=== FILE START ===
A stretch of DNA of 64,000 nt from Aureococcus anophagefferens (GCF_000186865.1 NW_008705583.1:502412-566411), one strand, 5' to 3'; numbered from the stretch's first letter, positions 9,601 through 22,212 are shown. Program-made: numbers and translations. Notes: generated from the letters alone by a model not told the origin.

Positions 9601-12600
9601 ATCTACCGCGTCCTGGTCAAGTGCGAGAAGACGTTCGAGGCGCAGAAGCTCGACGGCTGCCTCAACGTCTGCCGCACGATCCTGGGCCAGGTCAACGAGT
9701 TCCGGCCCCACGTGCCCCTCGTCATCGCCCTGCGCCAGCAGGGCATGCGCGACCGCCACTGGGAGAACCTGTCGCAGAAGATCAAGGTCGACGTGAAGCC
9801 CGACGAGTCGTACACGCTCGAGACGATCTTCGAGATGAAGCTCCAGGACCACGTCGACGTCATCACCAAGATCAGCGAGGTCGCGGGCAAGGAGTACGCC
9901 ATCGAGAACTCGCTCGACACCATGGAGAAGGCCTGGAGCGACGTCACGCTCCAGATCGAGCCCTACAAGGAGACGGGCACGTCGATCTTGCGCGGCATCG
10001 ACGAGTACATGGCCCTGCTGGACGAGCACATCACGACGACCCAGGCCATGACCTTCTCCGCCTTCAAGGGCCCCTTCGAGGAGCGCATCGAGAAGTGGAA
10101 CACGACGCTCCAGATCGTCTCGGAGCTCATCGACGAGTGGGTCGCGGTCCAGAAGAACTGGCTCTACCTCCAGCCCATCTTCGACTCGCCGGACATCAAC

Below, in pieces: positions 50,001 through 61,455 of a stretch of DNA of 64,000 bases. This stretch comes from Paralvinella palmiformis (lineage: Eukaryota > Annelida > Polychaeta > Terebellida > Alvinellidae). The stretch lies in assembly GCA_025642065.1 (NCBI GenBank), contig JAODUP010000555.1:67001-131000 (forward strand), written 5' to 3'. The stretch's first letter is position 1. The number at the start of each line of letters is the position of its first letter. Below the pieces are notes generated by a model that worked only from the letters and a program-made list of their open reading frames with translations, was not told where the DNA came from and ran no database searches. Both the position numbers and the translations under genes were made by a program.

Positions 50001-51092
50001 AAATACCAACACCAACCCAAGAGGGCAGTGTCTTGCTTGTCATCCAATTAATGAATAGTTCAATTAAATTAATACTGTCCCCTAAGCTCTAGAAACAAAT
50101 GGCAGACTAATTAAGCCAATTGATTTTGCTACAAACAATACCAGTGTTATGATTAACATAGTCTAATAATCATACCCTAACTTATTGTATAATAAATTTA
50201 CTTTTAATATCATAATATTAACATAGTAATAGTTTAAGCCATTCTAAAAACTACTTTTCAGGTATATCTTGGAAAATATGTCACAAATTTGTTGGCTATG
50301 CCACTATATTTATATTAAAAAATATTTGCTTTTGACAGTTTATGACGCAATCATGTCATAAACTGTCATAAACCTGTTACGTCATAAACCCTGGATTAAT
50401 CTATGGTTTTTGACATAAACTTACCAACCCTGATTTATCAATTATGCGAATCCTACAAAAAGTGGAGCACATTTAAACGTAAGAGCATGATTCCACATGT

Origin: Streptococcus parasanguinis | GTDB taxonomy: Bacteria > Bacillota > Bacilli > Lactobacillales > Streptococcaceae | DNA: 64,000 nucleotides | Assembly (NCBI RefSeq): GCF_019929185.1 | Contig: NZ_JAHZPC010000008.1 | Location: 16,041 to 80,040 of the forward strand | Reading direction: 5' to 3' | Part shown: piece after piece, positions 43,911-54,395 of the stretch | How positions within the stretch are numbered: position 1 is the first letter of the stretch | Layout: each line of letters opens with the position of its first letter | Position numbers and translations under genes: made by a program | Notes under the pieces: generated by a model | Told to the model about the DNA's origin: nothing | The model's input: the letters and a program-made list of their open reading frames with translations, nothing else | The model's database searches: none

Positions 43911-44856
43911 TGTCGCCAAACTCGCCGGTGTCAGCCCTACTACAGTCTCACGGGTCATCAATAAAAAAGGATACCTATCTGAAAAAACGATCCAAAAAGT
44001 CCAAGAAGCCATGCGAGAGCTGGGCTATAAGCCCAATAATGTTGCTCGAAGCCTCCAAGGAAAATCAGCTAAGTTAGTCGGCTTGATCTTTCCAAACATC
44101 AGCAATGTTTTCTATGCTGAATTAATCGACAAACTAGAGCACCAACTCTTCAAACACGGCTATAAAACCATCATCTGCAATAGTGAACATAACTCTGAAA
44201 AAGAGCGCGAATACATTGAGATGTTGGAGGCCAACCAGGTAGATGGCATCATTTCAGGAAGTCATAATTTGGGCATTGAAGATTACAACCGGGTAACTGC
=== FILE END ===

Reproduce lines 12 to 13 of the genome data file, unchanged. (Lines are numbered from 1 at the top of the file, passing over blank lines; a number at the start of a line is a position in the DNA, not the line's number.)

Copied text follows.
50101 GGCAGACTAATTAAGCCAATTGATTTTGCTACAAACAATACCAGTGTTATGATTAACATAGTCTAATAATCATACCCTAACTTATTGTATAATAAATTTA
50201 CTTTTAATATCATAATATTAACATAGTAATAGTTTAAGCCATTCTAAAAACTACTTTTCAGGTATATCTTGGAAAATATGTCACAAATTTGTTGGCTATG